Trusts can be used in a number of ways including inter alia estate planning. In order to establish a trust the following are essential requirements.
- The founder must have a serious intention to create a trust.
- The key element of the trust arrangement is the transfer of control of the trust assets from the founder to one or more trustees, who hold the trust assets, not in their personal capacities, but for the benefit of the trust beneficiaries. The trust is essentially an arrangement that allows someone to hold assets for the benefit of the trust beneficiaries. The Trust Property Control Act defines a trust as “...a structure into which property is transferred, which is then administered by trustees, on behalf of one or more beneficiaries, in accordance with the trust instrument...”.
- The trust property must be clearly identified.
- The trust object (which could be personal or impersonal) must not be vague, but must be clearly stated and lawful.
- There must be a binding obligation on the trustee(s) to administer and manage the trust property.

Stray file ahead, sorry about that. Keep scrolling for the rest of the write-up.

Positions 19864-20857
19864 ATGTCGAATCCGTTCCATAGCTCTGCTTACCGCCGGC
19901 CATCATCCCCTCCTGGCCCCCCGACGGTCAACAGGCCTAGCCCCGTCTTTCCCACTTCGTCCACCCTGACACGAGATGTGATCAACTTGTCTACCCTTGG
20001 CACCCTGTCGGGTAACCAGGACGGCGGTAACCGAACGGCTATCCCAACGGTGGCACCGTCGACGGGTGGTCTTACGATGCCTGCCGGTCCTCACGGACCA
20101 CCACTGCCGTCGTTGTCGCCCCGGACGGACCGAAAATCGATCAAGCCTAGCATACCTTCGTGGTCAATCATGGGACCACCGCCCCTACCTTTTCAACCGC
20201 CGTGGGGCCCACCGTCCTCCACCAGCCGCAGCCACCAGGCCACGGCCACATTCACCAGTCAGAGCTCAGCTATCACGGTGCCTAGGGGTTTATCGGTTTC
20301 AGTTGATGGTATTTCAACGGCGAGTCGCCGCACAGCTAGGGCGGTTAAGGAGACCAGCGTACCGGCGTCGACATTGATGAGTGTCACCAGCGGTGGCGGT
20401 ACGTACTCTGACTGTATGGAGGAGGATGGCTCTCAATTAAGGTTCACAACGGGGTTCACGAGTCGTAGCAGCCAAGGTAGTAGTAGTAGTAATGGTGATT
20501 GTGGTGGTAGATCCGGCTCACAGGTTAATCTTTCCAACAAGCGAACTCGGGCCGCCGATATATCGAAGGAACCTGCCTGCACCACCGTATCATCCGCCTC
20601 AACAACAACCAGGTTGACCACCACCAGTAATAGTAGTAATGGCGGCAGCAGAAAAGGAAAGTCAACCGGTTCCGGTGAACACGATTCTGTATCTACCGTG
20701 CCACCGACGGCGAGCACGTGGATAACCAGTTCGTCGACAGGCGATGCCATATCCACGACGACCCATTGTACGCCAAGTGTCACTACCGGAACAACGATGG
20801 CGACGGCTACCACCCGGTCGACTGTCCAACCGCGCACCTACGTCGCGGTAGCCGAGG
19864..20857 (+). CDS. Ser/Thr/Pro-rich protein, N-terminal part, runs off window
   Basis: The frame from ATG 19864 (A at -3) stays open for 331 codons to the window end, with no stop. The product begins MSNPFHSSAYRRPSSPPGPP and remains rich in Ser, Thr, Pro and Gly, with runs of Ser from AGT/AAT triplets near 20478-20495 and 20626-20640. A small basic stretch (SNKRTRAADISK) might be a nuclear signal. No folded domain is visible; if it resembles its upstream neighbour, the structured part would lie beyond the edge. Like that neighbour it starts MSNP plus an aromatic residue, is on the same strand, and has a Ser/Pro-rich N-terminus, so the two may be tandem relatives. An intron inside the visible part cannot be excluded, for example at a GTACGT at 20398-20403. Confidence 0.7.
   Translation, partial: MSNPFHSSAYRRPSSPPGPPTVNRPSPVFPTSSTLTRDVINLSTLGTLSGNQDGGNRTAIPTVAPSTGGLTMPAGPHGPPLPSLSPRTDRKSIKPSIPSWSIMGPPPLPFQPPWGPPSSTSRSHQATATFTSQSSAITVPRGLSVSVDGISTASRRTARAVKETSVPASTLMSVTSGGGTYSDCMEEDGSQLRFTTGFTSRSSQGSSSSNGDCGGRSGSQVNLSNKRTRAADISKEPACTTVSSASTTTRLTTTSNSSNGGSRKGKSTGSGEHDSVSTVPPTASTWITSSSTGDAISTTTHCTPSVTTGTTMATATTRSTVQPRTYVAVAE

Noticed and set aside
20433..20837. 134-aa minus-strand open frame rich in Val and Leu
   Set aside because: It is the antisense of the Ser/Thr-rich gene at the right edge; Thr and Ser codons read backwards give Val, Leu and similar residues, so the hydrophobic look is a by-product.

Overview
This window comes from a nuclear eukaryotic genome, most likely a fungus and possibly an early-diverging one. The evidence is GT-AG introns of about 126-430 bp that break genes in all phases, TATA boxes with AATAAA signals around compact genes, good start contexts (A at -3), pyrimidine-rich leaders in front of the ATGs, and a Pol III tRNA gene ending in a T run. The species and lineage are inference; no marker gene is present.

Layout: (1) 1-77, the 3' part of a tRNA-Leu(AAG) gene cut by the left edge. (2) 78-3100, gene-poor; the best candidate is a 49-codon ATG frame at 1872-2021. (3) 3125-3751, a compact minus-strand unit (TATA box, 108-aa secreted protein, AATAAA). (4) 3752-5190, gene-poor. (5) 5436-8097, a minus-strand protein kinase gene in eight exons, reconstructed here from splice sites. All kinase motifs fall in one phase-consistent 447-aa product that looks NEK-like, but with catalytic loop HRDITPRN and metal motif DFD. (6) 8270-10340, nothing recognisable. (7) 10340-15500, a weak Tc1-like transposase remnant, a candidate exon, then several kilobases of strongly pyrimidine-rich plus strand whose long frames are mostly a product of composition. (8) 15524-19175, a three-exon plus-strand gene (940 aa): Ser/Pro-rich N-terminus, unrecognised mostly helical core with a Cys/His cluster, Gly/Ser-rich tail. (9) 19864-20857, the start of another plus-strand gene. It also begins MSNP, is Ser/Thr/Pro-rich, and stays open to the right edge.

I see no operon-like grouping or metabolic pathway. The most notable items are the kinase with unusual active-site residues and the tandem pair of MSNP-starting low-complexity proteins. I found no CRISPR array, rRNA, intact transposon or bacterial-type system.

- The trustees must be authorised and have legal capacity (for example, in South Africa, when you turn 18, you are free to contract and conduct your own affairs without your parent or guardian’s assistance).
- There must be at least one beneficiary.
- The trust beneficiaries must be clearly identified or easily identifiable.
- Note that the Trust Property Control Act does not specify the requirements or procedures required for the formation of a valid trust in South Africa. The Master of the High Court might have issued Letters of Authority, and assigned a registration number to the trust, but this does not necessarily make the trust valid. Usually the validity of a trust instrument is only tested by its creditors, or the South African Revenue Service (SARS), or by a spouse in a divorce case.
If you are considering the use of a trust please do not hesitate to contact us for professional advice in this regard.